Types of Prior Learning

Experiences students may draw from for their prior learning portfolio may include: 

  • Professional and organizational expertise
  • Leadership positions
  • On-the-job training
  • Professional licenses
  • Industry certifications
  • Military training
  • Volunteer or nonprofit work
  • Entrepreneurship
  • Service on boards or advisory groups
  • In-service and professional development courses
  • Independent reading and study
  • Involvement in professional organizations or conferences
  • And many more

More Departments Offering Credit for Prior Learning

Over the last few semesters, Lawley and the IPS/BAS Program have been collaborating with other departments to increase the number of Credit for Prior Learning opportunities for students. While still including BAS/IPS course challenges, IPS 301 uses an adaptable framework that can help students from a wide range of academic disciplines to compile a strong portfolio. It is important that the students receive good advice from their department and discuss these opportunities with their academic advisor before signing up for the course. 

Success Stories and Testimonials

Prior Learning Portfolio submission isn’t just about granting credits; it’s about transforming lives. Helping students leverage their prior learning experiences to chart a more efficient academic journey is immensely rewarding for Lawley. It’s a win-win for the students and the University, too.

A total of 200 students have enrolled in IPS 301 since Spring 2020. In that time, IPS/BAS has issued 771 student credit hours, and saved students $269,850 (771 credits at $350 per SCH). And after earning CPL, students continuing to enroll for four or five semesters graduate at a rate of nearly 100%. 

This success mirrors national data on CPL. According to “The PLA Boost,” a 2020 study from the Council on Adult and Experiential Learning and the Western Interstate Commission on Higher Education, students who earn CPL take on average 17.6 more credits and graduate at a rate 22% higher than students who do not earn CPL. 

But the personal impact on students and their academic confidence is the most gratifying part of the process, Lawley notes. He shared a quote from a former CPL student, Andrea Fox:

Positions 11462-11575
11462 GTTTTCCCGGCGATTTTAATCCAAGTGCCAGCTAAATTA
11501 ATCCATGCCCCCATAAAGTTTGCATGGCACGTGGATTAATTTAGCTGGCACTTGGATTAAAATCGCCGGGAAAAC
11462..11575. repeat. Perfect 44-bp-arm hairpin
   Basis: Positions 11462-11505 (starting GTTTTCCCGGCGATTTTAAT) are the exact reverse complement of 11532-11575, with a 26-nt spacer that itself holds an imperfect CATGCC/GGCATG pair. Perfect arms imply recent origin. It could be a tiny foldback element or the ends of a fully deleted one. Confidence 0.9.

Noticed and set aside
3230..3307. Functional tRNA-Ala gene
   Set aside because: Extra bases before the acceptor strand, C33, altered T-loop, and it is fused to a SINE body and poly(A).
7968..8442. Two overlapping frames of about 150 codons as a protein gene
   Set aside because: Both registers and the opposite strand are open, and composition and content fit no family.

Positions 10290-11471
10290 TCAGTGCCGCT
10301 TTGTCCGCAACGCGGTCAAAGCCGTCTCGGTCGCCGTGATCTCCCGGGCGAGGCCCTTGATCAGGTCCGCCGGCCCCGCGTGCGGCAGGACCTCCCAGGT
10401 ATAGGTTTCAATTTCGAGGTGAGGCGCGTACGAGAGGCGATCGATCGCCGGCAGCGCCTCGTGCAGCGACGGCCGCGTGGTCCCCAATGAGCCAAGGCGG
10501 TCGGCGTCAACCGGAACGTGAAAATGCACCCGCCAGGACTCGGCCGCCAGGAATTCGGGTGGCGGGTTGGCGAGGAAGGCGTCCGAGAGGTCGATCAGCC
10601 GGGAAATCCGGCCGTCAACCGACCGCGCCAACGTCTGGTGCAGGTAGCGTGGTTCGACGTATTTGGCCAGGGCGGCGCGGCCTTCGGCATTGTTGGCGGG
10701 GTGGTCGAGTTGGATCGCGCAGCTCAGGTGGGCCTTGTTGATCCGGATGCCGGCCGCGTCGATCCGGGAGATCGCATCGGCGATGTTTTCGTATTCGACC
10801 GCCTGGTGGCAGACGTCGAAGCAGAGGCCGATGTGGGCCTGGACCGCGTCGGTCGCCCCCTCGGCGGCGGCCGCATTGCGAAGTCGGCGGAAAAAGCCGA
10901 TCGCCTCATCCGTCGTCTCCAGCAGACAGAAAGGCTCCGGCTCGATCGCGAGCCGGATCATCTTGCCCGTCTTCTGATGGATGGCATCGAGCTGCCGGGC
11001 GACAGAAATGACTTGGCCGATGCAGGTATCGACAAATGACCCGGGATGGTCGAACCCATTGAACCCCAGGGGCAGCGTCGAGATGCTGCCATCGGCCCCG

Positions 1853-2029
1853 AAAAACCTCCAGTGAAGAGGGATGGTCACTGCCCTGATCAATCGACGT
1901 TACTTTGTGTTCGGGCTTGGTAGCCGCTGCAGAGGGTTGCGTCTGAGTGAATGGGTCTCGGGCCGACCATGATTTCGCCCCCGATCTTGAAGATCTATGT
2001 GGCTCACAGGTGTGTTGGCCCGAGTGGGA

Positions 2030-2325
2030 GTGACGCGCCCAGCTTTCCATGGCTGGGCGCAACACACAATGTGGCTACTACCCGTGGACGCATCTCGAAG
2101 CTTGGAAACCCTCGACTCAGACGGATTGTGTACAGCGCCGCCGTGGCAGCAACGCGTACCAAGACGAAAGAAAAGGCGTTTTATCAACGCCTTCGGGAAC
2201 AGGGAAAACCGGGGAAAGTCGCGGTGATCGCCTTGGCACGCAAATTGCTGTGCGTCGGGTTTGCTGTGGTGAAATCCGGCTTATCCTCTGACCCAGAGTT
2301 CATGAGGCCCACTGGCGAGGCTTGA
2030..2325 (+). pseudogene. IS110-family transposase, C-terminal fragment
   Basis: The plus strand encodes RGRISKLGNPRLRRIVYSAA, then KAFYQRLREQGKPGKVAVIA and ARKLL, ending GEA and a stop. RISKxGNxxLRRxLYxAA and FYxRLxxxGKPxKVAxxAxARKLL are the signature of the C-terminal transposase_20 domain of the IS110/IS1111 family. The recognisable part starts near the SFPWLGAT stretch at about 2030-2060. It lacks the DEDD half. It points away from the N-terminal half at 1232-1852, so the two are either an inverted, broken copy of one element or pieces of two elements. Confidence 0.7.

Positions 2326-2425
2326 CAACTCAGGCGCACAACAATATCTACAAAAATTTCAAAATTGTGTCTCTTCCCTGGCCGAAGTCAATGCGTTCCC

“My advisor recommended the Prior Learning seminar to help me maximize my credits while saving time and money. I thought there was no way that I could talk my way out of any upper division college class, let alone three of them. but I figured it was at least worth a shot. … I had zero confidence in myself or my ability to demonstrate any valuable learning as it applied to these classes. I was an anxious mess and poor Baker, my instructor, was constantly reassuring me and basically getting me to chill out and trust the process. Through the process of documenting and supporting my education, I started to understand that I actually did have valuable experiences that translated to college-level learning. I was starting to realize that I did have something valuable to offer the world, that I did matter, and I was smart enough to finish what I started all those years ago.”


By empowering students to articulate and substantiate their knowledge gained through experience, Prior Learning Portfolios bridge the gap between traditional academia and learning done outside of a typical college classroom. This pathway enables us to create a more inclusive learning environment, acknowledging the diverse talents and experiences of our student body and the multifaceted nature of learning. By embracing and valuing prior experiences, the BAS/IPS program hopes to enrich its academic programs and empower its students on their educational journeys.


If you’d like to learn more about how to design your online course to include experiential learning, request a consultation with an eCampus staff member.

If you’d like to discuss the use of this course with your program, contact Baker Lawley.

Boise State also offers several other ways of earning credit for prior learning. The PACS Center offers various exams and placement services, while individual departments offer challenge exams and other opportunities for credit for prior learning.

Article Credit

Thanks to Baker Lawley and Laura Widenor, the eCampus instructional design consultant who worked with Baker on the Prior Learning Portfolio Development course. ChatGPT was used to support part of the writing of this article.